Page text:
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The Surprising Effect of Little Daily Hassles On Your Long-Term Health

The Surprising Effect of Little Daily Hassles On Your Long-Term Health post image

What’s more likely to kill you: little hassles or major stressful life events?

The stress from little daily hassles can kill you just as easily as that from serious life events, finds a new study of its impact on health.

The research found that when older men experienced a high level of daily hassles they were at an increased risk of dying early just as if they’d experienced more serious life events, like losing a loved one (Aldwin et al., 2014).

Carolyn Aldwin, director of the Center for Healthy Aging Research at Oregon State University, who led the research said:

“We’re looking at long-term patterns of stress — if your stress level is chronically high, it could impact your mortality, or if you have a series of stressful life events, that could affect your mortality.”

The study looked at both everyday hassles, like work stress or family arguments, along with more devastating events like the loss of a spouse.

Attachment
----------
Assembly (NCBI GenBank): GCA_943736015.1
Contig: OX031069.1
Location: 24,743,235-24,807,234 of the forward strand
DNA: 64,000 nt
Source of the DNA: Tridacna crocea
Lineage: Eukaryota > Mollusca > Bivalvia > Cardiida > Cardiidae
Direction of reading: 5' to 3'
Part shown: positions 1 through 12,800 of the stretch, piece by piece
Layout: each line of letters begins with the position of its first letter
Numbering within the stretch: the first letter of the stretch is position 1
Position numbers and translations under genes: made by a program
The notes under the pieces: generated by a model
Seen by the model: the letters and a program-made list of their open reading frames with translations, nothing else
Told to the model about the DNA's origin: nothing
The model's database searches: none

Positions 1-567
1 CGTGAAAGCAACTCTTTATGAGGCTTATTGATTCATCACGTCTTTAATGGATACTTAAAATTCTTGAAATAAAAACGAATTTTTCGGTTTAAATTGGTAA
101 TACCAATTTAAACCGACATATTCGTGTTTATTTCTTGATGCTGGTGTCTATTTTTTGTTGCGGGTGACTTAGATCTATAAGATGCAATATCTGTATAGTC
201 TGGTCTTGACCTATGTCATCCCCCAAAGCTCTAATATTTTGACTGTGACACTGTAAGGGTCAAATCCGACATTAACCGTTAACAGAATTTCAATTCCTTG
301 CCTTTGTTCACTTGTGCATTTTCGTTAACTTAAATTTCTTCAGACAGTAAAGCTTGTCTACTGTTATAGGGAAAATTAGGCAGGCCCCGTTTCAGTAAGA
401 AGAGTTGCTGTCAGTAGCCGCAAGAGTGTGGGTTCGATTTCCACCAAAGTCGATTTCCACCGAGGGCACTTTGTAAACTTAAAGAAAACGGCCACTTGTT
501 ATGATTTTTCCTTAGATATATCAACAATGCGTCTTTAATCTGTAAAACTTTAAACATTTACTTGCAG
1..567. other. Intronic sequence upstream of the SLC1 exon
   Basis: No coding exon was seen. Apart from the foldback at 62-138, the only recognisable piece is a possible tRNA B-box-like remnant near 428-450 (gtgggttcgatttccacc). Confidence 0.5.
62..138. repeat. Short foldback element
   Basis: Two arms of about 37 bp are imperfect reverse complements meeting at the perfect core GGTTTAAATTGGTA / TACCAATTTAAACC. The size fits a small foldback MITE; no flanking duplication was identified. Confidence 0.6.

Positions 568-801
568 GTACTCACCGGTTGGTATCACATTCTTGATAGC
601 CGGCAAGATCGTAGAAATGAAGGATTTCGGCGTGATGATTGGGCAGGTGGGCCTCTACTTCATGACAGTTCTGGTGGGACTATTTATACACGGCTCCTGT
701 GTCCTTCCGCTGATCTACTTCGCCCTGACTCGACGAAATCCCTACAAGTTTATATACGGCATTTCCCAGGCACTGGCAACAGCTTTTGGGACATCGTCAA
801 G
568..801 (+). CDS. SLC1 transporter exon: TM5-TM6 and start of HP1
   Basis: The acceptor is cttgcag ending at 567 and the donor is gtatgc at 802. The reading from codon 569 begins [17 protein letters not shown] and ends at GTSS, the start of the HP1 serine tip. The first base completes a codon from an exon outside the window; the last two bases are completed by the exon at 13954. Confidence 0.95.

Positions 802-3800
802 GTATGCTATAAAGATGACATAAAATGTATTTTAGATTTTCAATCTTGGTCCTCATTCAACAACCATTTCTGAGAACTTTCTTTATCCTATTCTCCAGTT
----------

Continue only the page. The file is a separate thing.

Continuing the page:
While both types have an effect on the chances of dying, their data showed that each was independent of the other.

Some people may be hit by traumatic life events, but this may not be translated into everyday hassles because of the way they deal with stress.

Aldwin continued:

“It’s not the number of hassles that does you in, it’s the perception of them being a big deal that causes problems.

Taking things in stride may protect you.”

The results come from a study of 1,293 male veterans, some of whom were followed for over 20 years.

Just under half of those followed went on to die during the period of the study, but their chances of dying depended on the hassles and stressful life events they’d experienced.

Only 29% of those who’d experienced few everyday hassles had died, while that proportion jumped to 64% for those who’d experienced high levels of everyday hassles.

For major, stressful life events, the figures were around one-third dying for those who’d experienced few events, increasing to around 50% for those who’d experienced a high number of stressful events.

There’s little we can do about the major stressful events in life, but how we react to the little daily hassles can have an important effect on our health.

As I’ve said before:

“Whether problems are big or small, what matters is how we react to them.

People who tend to do worst are those that have the strongest emotional reaction to both big and small events.

We tend to think that depression is always a reaction to some really bad thing happening and sometimes it is; but sometimes it’s all those little things piled on top of one another that can get you down.” (from: Can Everyday Hassles Make You Depressed?)

Image credit: Stephen Poff